An MRI allows a physician to see all the glands of the myometrium, the thickness of the junctional zone (which will be thicker than 1cm in case of adenomyosis), and asymmetric walls. An MRI allows your doctor to see whether or not you have adenomyosis first hand, with a sensitivity rate of 88% and a specificity rate of 93%.
Ultrasound is also highly accurate if performed by an expert sonographer. It can show cysts within the uterine muscle, revealing suspected adenomyosis. An ultrasound can provide substantial enough evidence for an experienced doctor to identify the condition, with a sensitivity rate of 83% and a specificity rate of 85%.
There are also minimally invasive techniques such as historiography, hysteroscopy, cystoscopy, and laparoscopy. However, these are less commonly used for initial diagnosis as they are most often performed in an operating room and are much more expensive.
Classifications of adenomyosis
There are three different types of adenomyosis:
- Focal adenomyosis occurs in one particular site of the uterus.
- Adenomyoma is a form of focal adenomyosis, but it is more extensive, as it results in a uterine mass or benign tumor, similar to uterine fibroma.
- Diffuse adenomyosis, unlike the other two types, spreads throughout the uterus.
It is important to correctly identify the type of disease a woman has as the treatment approach will depend on the type of disease. For example, focal adenomyosis and adenomyoma, if operated on correctly, will not require a hysterectomy in most cases.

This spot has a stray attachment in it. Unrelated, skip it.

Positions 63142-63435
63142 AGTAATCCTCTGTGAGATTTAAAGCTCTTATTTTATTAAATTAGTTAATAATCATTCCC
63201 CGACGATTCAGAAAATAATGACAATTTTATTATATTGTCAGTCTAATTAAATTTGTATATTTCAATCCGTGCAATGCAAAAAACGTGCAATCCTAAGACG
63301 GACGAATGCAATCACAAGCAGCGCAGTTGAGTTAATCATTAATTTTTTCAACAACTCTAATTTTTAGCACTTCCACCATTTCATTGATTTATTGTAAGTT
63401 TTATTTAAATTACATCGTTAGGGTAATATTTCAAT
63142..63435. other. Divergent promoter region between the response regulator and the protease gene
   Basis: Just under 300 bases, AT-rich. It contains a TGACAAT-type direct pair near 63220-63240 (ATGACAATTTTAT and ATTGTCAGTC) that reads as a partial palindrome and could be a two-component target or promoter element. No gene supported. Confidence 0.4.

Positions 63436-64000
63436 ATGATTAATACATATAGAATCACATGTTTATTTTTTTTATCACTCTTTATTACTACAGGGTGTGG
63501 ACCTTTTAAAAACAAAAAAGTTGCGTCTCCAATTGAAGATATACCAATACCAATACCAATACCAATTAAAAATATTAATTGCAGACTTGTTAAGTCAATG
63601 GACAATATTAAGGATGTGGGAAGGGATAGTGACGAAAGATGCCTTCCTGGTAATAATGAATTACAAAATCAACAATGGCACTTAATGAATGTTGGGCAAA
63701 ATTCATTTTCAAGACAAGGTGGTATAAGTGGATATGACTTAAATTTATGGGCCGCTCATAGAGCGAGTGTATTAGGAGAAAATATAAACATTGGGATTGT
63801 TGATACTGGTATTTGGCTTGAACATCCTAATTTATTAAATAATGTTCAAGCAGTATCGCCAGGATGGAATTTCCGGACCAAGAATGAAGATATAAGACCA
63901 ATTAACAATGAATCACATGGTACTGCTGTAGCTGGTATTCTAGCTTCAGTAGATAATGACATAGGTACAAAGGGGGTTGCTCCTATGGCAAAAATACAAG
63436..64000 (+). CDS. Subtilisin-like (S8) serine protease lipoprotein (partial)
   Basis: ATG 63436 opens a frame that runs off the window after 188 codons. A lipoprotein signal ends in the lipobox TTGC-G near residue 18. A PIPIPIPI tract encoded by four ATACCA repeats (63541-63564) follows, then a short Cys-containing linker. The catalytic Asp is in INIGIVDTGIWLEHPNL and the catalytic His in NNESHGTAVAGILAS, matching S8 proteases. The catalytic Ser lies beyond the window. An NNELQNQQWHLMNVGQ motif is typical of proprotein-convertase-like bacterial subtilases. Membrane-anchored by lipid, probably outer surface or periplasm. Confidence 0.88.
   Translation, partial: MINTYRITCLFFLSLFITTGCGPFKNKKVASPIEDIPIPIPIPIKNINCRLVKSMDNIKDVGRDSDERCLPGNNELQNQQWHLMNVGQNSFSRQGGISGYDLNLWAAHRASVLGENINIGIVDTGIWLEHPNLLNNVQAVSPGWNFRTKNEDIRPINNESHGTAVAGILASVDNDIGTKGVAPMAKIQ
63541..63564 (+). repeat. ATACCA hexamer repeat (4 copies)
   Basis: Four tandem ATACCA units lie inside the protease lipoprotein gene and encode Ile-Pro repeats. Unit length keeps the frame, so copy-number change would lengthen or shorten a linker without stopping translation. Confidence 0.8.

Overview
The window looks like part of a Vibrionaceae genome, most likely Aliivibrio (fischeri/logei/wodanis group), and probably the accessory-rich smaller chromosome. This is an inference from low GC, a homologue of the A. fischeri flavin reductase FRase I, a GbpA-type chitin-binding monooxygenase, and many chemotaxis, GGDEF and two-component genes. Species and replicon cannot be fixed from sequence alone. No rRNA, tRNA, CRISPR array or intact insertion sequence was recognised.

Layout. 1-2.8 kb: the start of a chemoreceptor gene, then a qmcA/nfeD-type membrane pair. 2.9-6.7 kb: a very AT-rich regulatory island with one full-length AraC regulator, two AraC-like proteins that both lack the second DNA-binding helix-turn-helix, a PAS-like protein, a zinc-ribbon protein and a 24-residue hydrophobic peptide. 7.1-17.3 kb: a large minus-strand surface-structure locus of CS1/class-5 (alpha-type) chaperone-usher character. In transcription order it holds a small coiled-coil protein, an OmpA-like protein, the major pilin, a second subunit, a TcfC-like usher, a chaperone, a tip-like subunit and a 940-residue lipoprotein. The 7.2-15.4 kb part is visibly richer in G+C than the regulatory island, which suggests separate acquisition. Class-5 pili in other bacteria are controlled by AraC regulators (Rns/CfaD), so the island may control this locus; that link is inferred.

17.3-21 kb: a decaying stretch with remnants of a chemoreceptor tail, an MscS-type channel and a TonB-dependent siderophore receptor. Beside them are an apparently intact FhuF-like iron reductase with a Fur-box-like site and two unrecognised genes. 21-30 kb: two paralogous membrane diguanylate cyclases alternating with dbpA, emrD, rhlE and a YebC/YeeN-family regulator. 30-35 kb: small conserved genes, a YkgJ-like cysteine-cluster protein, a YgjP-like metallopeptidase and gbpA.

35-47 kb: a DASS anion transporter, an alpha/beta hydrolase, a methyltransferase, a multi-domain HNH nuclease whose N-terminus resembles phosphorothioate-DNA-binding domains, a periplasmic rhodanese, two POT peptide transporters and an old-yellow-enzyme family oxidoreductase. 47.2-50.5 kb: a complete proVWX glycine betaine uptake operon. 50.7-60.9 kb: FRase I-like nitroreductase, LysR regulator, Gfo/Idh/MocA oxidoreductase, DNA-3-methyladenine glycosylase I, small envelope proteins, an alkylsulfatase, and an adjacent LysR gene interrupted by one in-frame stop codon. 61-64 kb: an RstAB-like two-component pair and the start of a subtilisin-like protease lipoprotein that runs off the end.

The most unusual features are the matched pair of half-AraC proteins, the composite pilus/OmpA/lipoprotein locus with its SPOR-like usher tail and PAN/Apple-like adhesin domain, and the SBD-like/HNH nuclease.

Does adenomyosis affect pregnancy?
It is common for patients with adenomyosis to have decreased fertility rates and, in some cases, infertility. This is because patients with this disease are more likely to have endometriosis too, which can have detrimental effects when it comes to the reproductive system. When a patient has adenomyosis, the growing myometrium may obstruct the fallopian tubes. A partial blockage of the opening between the uterus and the fallopian tubes will ultimately decrease a woman’s chance of getting pregnant, as this is the path that sperm takes to fertilize the egg.
According to research results presented at the Japan Society of OB/GYN, patients with adenomyosis have a miscarriage rate of 50%, a pre-term birth rate of 24.4%, and a fetal retardation rate of nearly 12%.
Disorders associated with adenomyosis
- About 40 to 50% of patients with adenomyosis also have endometriosis. One in five patients diagnosed with endometriosis after age 30 have adenomyosis or have an increased risk of developing the disease.
- 50% of patients with adenomyosis also have fibroids.
- Patients with adenomyosis often also have anemia, or a deficiency in blood cells or hemoglobin, which results in pallor and a weak appearance.
Treatment of adenomyosis
The only way to treat adenomyosis is uterine surgery. The preferred surgical method is laparoscopic deep excisional adenomyosis surgery (LEAS). The aim is to prevent the removal of the uterus. Requiring extreme skill in meticulous suturing, uterine muscles need to be reconstructed layer by layer to allow a future pregnancy.
In cases adenomyosis is confined to one wall, another conservative technique that could be performed is the Osada procedure, named after the Japanese surgeon who developed it.